The day after this lunar eclipse I did something similar with the self timer. I was taking a shot of a bird when I pushed the shutter button and nothing happened. As I'm looking over the camera I hear the shuttle click. The night before I'd turned off camera sounds and was using the 2 second delay. The camera was doing exactly what I had set it to do, for the eclipse. Operator error. Can't fix stupid. :)

Here's a photo of my set-up. A good astro-imager shooting in breezy weather would have removed the neck strap. :rolleyes: The night before another RV was in the gravel space right next to me which is why I turned off camera sound. Strange beeping at 3am usually isn't well received. :mad:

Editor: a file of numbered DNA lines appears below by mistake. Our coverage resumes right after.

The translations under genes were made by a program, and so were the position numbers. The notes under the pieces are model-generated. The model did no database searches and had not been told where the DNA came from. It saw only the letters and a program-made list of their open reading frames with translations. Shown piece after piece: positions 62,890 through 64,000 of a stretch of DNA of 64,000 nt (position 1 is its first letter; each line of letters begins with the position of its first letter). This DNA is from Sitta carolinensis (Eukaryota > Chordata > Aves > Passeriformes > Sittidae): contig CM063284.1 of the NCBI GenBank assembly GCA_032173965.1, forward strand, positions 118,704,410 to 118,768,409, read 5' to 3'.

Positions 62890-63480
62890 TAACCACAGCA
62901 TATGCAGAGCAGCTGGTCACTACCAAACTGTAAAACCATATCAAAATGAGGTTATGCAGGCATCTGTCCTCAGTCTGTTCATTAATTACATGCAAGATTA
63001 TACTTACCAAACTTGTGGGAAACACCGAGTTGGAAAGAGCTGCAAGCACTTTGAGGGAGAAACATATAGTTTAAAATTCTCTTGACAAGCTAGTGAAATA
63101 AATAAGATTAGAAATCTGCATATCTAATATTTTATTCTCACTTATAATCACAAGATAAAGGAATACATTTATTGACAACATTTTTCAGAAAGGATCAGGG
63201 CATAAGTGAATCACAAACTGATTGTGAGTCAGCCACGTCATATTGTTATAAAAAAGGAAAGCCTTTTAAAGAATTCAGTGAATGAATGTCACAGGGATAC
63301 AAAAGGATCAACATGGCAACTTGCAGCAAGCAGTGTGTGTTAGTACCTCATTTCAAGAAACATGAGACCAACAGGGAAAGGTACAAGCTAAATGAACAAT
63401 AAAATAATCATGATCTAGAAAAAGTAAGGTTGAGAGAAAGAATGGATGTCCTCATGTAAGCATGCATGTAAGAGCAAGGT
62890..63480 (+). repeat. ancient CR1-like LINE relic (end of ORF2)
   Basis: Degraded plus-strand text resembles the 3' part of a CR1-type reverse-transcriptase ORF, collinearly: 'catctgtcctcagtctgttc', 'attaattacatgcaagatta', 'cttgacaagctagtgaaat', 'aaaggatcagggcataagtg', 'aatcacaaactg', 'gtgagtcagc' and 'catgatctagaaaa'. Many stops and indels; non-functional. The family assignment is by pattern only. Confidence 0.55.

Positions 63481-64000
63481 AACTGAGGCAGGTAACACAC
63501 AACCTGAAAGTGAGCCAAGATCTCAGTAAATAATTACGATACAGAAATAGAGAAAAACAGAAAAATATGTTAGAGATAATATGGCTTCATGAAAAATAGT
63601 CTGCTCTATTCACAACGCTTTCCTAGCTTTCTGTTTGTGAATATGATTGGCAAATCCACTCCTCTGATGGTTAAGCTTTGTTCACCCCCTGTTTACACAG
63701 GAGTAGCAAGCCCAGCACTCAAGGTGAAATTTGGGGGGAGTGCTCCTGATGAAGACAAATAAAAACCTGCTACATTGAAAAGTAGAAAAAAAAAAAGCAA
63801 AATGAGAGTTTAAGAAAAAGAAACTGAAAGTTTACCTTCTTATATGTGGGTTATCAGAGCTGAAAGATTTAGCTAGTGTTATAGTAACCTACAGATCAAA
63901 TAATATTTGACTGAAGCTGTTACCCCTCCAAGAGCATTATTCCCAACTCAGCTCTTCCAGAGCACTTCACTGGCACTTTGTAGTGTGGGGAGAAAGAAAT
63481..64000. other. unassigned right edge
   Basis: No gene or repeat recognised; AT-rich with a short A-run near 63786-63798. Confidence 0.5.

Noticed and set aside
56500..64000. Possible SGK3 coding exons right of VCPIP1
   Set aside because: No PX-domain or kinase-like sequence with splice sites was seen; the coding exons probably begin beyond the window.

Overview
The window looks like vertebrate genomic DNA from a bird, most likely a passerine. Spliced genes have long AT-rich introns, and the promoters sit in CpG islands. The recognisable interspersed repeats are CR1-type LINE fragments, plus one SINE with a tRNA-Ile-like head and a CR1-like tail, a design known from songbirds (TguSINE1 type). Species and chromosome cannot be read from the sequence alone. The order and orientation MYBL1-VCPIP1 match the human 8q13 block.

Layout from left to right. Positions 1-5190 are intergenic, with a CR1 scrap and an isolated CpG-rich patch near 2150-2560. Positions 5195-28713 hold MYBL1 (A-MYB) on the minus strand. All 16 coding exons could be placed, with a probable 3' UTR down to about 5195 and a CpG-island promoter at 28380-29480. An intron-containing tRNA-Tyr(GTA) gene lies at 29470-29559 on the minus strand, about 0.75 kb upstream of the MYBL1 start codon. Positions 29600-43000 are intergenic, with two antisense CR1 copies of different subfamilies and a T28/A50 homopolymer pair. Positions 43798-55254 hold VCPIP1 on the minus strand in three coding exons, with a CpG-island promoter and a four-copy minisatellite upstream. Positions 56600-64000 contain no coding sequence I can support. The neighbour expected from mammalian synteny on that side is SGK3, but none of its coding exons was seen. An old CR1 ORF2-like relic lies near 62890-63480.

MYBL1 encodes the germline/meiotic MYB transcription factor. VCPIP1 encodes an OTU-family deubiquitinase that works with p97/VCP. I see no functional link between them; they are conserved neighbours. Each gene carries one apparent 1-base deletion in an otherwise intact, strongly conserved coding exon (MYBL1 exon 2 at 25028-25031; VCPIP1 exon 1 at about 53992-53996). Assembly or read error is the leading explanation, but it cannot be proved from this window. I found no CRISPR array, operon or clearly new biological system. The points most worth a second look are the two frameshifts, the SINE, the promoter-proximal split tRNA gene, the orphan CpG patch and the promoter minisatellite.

Oh, hey, just for post eclipse giggles, as I was packing the scope up the next morning I placed one foot off into the grass at the end of the picnic table and right on top of a fire ant nest. Yeah, and I was wearing sandals. Fun Fun Fun. I'm sure my neighbor got quite a laugh as I did the one foot fire ant dance as I tried to remove my sandal, and brush the little stinkers off my other foot. Hummm, why didn't I take up stamp collecting instead of astronomy and photography. Oh, that's right, the danger of paper cuts.

Tom

View attachment 14631
I read your story of woe and I'm sorry for you. On a positive note, I'm a newbie and have made numerous "Screw ups" and most of the time I think I'm the only one who makes mistakes so thanks for sharing.
 

Boojum

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It is, in a way, like fishing. They call it fishing, not catching. Also, the exercise is a rare one so there is little opportunity to practice. All in all, getting photos is great. Getting really good photos is even better and when it is a series and all filled in, take a bow. You guys did great.

As for myself, would you believe that it was raining and overcast here? Yeah, amazing. So your pics are wonderful.